The President’s Keepers: Those Keeping Zuma In Power And Out Of Prison
Review: John Harvey
Forget for a second the damning allegations that have been levelled against the highest powers in the land. Forget the hugely successful marketing campaign that ensured the book remained under wraps to all but those closest to the project. And forget the explosive fall-out that has followed its release.
Instead, ask why The President’s Keepers has come to be a global hit, placing among the Top 10 on Amazon.com and demanding a second print run of thousands within hours.
There’s no denying the allegations of skulduggery, corruption and underworld criminality in the top tier of government have shaken South Africa to its core, but why this particular book, when there have been others to attempt to peel back the layers of the Zuma regime?
It comes down to Pauw himself. Few, if any, journalists working today would have accumulated as many contacts as the veteran reporter over his career.
Significantly, not the type of contacts whose names are guaranteed sound bites (the staple of the modern, digitally-orientated reporter), but those figures in the shadows who surveil the true wheelings and dealings of the political elite.
By cultivating such relationships over a decades-long career, he has been able to siphon secrets way beyond the daily headlines and hashtags.
The Nkandla scandal suddenly pales in comparison to the billions of rands now being talked about within the context of graft and gangsterism.
It is also impossible not to draw comparisons with Watergate, and the efforts of Washington Post reporters Bob Woodward and Carl Bernstein in bringing down US president Richard Nixon in the 1970s, captured in their book All the President’s Men and later to become an Oscar-winning film.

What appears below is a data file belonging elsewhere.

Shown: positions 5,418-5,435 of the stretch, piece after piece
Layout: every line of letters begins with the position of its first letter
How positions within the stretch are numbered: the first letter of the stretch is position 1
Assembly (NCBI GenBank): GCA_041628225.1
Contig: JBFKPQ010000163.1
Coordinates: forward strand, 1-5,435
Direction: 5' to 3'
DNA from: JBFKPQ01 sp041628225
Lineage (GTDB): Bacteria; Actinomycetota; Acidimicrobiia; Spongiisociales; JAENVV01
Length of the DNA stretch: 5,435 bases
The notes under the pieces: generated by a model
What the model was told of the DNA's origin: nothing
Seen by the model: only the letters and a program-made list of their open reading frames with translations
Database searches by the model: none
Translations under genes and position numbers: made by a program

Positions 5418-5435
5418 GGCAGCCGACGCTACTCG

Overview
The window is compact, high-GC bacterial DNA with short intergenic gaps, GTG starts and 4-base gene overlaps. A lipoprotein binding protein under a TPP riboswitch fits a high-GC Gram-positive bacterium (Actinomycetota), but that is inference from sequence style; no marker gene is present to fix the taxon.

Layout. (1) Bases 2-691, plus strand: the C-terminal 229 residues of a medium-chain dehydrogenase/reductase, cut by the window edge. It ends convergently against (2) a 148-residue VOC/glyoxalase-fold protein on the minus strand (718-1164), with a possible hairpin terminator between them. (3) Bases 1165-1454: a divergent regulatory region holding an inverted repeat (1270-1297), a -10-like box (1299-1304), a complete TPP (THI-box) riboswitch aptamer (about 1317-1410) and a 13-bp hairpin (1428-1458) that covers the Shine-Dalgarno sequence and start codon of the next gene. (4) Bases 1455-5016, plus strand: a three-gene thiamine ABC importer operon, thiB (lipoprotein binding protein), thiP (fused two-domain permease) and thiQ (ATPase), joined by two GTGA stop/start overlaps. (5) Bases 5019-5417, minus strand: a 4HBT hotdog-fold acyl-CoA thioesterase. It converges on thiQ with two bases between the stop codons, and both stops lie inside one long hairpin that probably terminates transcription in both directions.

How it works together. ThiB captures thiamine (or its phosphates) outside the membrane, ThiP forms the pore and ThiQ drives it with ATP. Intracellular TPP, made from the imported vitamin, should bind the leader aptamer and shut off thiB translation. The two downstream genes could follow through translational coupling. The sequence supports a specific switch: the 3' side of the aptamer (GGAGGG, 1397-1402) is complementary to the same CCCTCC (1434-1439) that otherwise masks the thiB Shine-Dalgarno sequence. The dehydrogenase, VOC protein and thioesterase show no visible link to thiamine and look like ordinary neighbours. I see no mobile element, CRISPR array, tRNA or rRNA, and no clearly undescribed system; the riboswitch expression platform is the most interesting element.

What Pauw has done is capture the sensational without ever being sensational.
Instead he presents the testimonies of his sources as accurately and honestly as possible, giving conviction to the chapters by detailing the exact locations and times of his meetings, or explaining how he came to be in possession of one or other document.
While he offers opinions on what he encounters, he is never given to emotion and hyperbole. There is no need, when at the very least highly-credible allegations are stranger than fiction.
But perhaps the most overarching outcome of Pauw’s book is that through good old-fashioned, hard-nosed reporting, he has painted Zuma and those around him into a corner.
All the court cases launched by opposition parties, the protests clogging city centres, the endless Twitter campaigns; arguably none have had the impact of The President’s Keepers in exposing the depths of Zuma’s rabbit hole.
Court cases loom, but for the president and those around him, it is a Catch 22: Sue for libel, and their lawyers have to prove in law the allegations are untrue; flatly deny what has been written without legal action, and prosecution is imminent.
Whatever happens from here is anyone’s guess, given South Africa’s uncertain turbulent landscape, but regardless of what’s next, this is a book that will be referred to for generations to come.